The Resource Say we are nations : documents of politics and protest in indigenous America since 1887, edited by Daniel M. Cobb

Say we are nations : documents of politics and protest in indigenous America since 1887, edited by Daniel M. Cobb

Label
Say we are nations : documents of politics and protest in indigenous America since 1887
Title
Say we are nations
Title remainder
documents of politics and protest in indigenous America since 1887
Statement of responsibility
edited by Daniel M. Cobb
Contributor
Editor
Subject
Genre
Language
eng
Member of
Cataloging source
NjRocCCS
Illustrations
  • illustrations
  • maps
Index
index present
LC call number
E93
LC item number
.S29 2015
Literary form
non fiction
Nature of contents
  • dictionaries
  • bibliography
http://library.link/vocab/relatedWorkOrContributorName
Cobb, Daniel M.
Series statement
  • H. Eugene and Lillian Youngs Lehman series
  • HeinOnline American Indian law collection
  • HeinOnline UNC Press law publications
  • HeinOnline civil rights and social justice
http://library.link/vocab/subjectName
  • Indigenous peoples
  • Indigenous peoples
  • Indians of North America
  • Indians of North America
  • Indians of North America
Target audience
specialized
Label
Say we are nations : documents of politics and protest in indigenous America since 1887, edited by Daniel M. Cobb
Instantiates
Publication
Distribution
Note
©2018 Cassidy Cataloguing Services, Inc
Antecedent source
unknown
Bibliography note
Includes bibliographical references (pages 267-283) and index
Carrier category
online resource
Carrier MARC source
rdacarrier
Color
black and white
Content category
text
Content type MARC source
rdacontent
Contents
  • Arthur C. Parker
  • Osage Constitutional Reform testimony
  • The Gwich'in are caribou people (2011)
  • Sarah Agnes James
  • I want to work for economic and social justice (2012)
  • Susan Allen
  • I could not allow another day of silence to continue (2012)
  • Deborah Parker
  • Indian enough (2013)
  • Alex Pearl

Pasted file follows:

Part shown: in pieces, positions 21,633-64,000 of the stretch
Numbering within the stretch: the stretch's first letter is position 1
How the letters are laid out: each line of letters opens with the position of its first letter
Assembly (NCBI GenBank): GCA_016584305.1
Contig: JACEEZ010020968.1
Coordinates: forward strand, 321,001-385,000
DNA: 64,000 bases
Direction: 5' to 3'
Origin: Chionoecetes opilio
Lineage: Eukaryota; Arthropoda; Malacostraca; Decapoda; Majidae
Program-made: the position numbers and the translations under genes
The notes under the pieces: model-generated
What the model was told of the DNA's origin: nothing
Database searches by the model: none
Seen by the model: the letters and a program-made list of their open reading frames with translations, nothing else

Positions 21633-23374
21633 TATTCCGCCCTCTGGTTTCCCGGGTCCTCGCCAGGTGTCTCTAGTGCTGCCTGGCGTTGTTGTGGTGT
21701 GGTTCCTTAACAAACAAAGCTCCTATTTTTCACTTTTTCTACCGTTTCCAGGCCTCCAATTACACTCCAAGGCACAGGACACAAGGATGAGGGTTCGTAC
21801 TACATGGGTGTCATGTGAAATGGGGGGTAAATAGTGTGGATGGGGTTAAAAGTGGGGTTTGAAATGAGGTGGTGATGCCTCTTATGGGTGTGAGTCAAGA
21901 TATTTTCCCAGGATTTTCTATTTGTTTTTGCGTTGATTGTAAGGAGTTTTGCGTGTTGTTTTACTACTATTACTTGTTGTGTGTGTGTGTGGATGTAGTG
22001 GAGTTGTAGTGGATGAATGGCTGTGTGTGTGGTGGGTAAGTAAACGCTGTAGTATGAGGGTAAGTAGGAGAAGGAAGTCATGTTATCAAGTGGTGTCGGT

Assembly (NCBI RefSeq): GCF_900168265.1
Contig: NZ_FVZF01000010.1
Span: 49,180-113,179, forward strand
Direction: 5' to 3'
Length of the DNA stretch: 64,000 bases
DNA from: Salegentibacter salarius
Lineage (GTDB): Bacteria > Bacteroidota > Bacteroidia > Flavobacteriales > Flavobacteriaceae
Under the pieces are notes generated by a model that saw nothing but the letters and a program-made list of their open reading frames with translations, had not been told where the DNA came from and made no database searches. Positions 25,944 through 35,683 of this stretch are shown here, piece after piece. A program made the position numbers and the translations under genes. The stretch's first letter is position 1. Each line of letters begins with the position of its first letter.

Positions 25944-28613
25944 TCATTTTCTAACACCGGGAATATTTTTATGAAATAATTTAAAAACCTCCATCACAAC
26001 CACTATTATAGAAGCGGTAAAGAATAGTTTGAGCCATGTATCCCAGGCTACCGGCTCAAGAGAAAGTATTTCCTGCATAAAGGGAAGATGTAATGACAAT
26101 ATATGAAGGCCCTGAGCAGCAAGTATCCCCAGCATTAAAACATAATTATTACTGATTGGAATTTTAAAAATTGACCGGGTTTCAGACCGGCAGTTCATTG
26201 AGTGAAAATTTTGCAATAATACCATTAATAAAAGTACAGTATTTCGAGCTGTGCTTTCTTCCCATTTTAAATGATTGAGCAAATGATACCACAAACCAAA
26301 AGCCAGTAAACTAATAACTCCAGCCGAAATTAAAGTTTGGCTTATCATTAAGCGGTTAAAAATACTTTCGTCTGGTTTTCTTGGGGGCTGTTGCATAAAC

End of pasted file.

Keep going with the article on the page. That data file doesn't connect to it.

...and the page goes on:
• We will be there to meet you? (2013)
  • Another Kaiser in America (1918)
  • Armando Iron Elk and Faith Spotted Eagle
  • Call me human (2015)
  • Lyla June Johnston
  • Conclusion: forgotten/remembered
  • Carlos Montezuma
  • Our hearts are almost broken (1919)
  • No Heart et al.
  • I want to be free (1920)
  • Porfirio Mirabel
  • I am going to Geneva (1923)
  • Deskaheh
  • It is our way of life (1924)
  • Introduction: a reflexive historiography
  • All-Pueblo Council
  • As one Indian to another (1934)
  • Henry Roe Cloud
  • Fooled so many times (1934)
  • George White Bull and Oliver Prue
  • Let us try a New Deal (1934)
  • Christine Galler
  • If we have the land, we have everything (1934)
  • Albert Sandoval, Fred Nelson, Frank Cadman, and Jim Shirley
  • We have heard your talk (1934)
  • My own nation (1899)
  • Joe Chitto
  • Eliminate this discrimination (1941)
  • Elizabeth and Roy Peratrovich
  • I am here to keep the land (1945)
  • Martin Cross
  • We are still a sovereign nation (1949)
  • Hopi Traditionalist Movement
  • I had no one to help me (1953)
  • Jake Herman
  • We need a boldness of thinking (1954)
  • Queen Liliʻuokalani
  • D'Arcy McNickle
  • We are citizens (1954)
  • National Congress of American Indians
  • This resolution "gives" Indians nothing (1954)
  • Helen Peterson and Alice Jemison
  • We are Lumbee Indians (1955)
  • D.F. Lowery
  • The Mississippi Choctaws are not going anywhere (1960)
  • Phillip Martin
  • A human right in a free world (1961)
  • Keep our treaties (1906)
  • Edward Dozier
  • This is not special pleading (1961)
  • American Indian Chicago Conference
  • I can recognize a beginning (1962-1964)
  • Jeri Cross, Sandy Johnson, and Bruce Wilkie
  • To survive as a people (1964)
  • Clyde Warrior
  • We were here as independent nations (1965)
  • Vine Deloria Jr.
  • Is it not right to help them win their rights? (1965)
  • Chitto Harjo
  • Angela Russell
  • We will resist (1965)
  • Nisqually Nation
  • I want to talk to you a little bit about racism (1968)
  • Tillie Walker
  • A sickness which has grown to epidemic proportions (1968)
  • Committee of 100
  • Our children will know freedom and justice (1969)
  • Indians of all tribes
  • We are an honorable people: Can you say the same? (1973)
  • We can establish our rights (1913)
  • The Six Nations Iroquois Confederacy
  • We have the power (1974)
  • John Trudell
  • For the continuing independence of native nations (1974)
  • International Indian Treaty Council
  • For human rights and fundamental freedoms (1977)
  • Geneva Declaration
  • Why have you not recognized us as sovereign people before? (1977)
  • Marie Sanchez
  • Our red nation (1978)
  • Cherokee Freedmen
  • Diné, Lakota, and Haudensaunee traditional governments
  • These are inherent rights (1978)
  • The Longest Walk statement
  • Get the record straight (1987)
  • James Hena
  • This way of life: The peyote way (1992)
  • Reuben Snake
  • Let Catawba continue to be who they are (1992)
  • E. Fred Sanders
  • Return the power of governing (1994)
  • That the smaller peoples may be safe (1918)
  • Wilma Mankiller
  • We already know our history (1996)
  • Armand Minthorn
  • We would like to have answers (2003)
  • Russell Jim